On the day before CEO Mary Barra is scheduled to sit before a House subcommittee to testify in regards to General Motors’ (NYSE:GM) ongoing defective ignition case, the company put out yet another recall for potentially faulty electric power steering, covering 1.3 million vehicles.
The recall effort now brings GM’s total recalled vehicles up to 6.1 million since January. It covers the Chevrolet Malibu from model years 2004 and 2005, and some model year 2006 and model year 2008 and 2009 vehicles; the Malibu Maxx from model years 2004 and 2005, and some 2006 models; non-turbocharged Chevrolet HHR models from 2009 and 2010; Chevrolet Cobalts from 2010; Saturn Aura sedans from model years 2008 and 2009; Saturn ION sedans from model years 2004 to 2007; and Pontiac G6 models from 2005, and some model year 2006 and model year 2008 and 2009 vehicles.
This is entirely separate from the 2.6 million-plus vehicles that were recalled over the well-publicized ignition switch recall, which was first launched in January and then expanded in February. It’s also separate from the million-plus vehicles recalled for airbag concerns. Suffice it to say that General Motors isn’t having a stellar year on the safety front.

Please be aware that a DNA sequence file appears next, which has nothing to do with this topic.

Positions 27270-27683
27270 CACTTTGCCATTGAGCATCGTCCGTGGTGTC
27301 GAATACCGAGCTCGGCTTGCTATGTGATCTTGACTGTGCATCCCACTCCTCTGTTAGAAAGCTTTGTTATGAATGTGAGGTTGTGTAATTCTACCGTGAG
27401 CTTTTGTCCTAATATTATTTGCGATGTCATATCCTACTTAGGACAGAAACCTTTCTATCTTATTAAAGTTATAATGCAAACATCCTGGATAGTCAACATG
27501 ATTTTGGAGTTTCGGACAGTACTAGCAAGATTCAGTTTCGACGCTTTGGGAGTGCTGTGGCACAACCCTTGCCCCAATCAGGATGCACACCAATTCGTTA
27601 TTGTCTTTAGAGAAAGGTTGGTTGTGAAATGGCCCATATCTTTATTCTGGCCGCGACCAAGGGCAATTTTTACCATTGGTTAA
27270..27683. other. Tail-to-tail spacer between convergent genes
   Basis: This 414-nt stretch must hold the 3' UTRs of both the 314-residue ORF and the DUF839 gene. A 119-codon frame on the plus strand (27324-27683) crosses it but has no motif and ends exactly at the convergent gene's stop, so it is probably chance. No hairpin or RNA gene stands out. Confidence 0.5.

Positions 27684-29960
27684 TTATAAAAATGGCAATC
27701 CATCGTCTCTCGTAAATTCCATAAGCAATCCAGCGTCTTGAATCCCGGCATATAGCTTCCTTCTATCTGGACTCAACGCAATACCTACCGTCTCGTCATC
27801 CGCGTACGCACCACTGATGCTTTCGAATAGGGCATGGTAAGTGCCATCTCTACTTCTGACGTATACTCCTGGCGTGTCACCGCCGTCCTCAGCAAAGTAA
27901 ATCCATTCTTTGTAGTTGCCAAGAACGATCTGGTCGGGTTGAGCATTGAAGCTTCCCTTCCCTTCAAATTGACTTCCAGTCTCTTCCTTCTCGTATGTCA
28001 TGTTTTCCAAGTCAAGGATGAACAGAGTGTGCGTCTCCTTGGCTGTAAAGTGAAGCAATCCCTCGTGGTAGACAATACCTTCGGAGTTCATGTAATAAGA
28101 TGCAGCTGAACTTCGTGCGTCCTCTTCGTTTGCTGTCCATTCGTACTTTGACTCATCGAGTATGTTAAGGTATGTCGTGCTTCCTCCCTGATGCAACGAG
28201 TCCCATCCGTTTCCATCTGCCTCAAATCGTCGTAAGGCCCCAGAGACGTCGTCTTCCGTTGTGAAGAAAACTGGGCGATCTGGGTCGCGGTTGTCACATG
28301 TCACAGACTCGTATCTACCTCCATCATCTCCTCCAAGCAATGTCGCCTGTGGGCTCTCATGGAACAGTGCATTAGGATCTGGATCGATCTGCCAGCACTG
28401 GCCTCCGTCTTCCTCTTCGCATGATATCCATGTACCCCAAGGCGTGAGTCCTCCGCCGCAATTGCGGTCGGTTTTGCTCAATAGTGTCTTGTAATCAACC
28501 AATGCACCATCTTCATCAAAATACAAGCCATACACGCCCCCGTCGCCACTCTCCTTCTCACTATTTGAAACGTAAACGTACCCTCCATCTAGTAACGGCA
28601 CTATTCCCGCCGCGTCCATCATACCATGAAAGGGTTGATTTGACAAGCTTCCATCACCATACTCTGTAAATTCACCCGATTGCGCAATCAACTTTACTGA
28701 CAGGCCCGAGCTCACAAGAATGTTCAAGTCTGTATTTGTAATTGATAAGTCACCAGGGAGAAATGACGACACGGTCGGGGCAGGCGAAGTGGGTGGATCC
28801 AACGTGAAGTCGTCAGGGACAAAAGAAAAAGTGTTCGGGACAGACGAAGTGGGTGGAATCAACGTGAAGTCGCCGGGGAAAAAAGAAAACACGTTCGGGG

It’s almost as if Barra — who took the helm from Dan Akerson in January — stumbled upon a stash of recalls that should have taken place but never did, and now the company is making up for years of not taking action. It’s believed that GM knew of the ignition switch defect as early as 2001, though it took 13 years and 13 deaths until the necessary measures were taken.
General Motors has so far hired a new safety chief to oversee production quality to ensure recalls of this severity and scope don’t happen again. In this case, the electric steering can suddenly shut off — it’s not the most disastrous defect (the car can still be maneuvered, albeit with greater effort), but still a major thorn in the side of a company that’s trying to overhaul its image with the American public. The company is also expecting a $750 million charge in the first quarter as a result of all the recalls.
“If power steering assist is lost, a message displays on the Driver Information Center and a chime sounds to inform the driver,” the company said in its statement. “Steering control can be maintained because the vehicle will revert to manual steering, but greater driver effort would be required at low vehicle speeds, which could increase the risk of a crash.”
GM also took the opportunity to say that the mass recalls are an effort by the company the clean out the cobwebs and problems of the old administrations, and get General Motors to a better place — one less clogged with safety problems, we presume.
“With these safety recalls and lifetime warranties, we are going after every car that might have this problem, and we are going to make it right,” Jeff Boyer, vice president of GM Global Vehicle Safety, said. “We have recalled some of these vehicles before for the same issue and offered extended warranties on others, but we did not do enough.”